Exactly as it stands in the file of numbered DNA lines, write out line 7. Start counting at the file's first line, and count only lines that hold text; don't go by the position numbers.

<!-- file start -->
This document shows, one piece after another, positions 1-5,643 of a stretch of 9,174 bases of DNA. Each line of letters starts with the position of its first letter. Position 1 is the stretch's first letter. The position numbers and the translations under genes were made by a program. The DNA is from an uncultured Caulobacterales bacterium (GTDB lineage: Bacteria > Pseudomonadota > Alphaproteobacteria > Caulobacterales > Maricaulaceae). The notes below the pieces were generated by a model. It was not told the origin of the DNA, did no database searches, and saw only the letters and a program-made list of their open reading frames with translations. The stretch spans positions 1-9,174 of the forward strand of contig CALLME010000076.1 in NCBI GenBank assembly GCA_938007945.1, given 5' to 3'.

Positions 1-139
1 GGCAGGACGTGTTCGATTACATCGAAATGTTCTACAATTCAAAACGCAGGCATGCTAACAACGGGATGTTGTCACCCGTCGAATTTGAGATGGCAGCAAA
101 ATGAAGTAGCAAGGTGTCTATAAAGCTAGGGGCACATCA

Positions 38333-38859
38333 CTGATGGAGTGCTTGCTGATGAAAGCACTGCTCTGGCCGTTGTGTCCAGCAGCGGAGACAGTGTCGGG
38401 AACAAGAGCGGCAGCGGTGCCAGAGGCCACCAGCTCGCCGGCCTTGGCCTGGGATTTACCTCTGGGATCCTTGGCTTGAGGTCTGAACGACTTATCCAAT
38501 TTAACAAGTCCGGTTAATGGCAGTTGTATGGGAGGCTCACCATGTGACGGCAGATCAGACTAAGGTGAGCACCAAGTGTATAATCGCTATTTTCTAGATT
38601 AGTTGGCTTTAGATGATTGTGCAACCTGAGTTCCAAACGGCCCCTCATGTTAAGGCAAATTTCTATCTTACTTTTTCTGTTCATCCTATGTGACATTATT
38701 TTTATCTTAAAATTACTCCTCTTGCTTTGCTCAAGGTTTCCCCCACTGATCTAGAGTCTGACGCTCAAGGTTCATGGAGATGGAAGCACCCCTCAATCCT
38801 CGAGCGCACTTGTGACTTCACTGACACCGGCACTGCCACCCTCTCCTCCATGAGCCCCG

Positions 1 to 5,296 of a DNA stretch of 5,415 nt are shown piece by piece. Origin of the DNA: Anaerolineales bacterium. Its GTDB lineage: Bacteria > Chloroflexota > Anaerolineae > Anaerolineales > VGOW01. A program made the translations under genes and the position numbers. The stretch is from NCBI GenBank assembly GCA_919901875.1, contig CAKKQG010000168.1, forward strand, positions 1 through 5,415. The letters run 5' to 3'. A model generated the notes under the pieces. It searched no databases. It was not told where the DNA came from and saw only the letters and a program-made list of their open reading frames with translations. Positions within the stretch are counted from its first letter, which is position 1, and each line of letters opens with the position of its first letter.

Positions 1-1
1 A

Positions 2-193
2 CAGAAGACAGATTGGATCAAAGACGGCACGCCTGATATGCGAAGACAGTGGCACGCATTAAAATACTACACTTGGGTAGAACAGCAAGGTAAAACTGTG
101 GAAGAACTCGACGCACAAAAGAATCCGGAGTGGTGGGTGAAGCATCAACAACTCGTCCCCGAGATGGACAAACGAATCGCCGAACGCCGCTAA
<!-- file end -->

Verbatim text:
38401 AACAAGAGCGGCAGCGGTGCCAGAGGCCACCAGCTCGCCGGCCTTGGCCTGGGATTTACCTCTGGGATCCTTGGCTTGAGGTCTGAACGACTTATCCAAT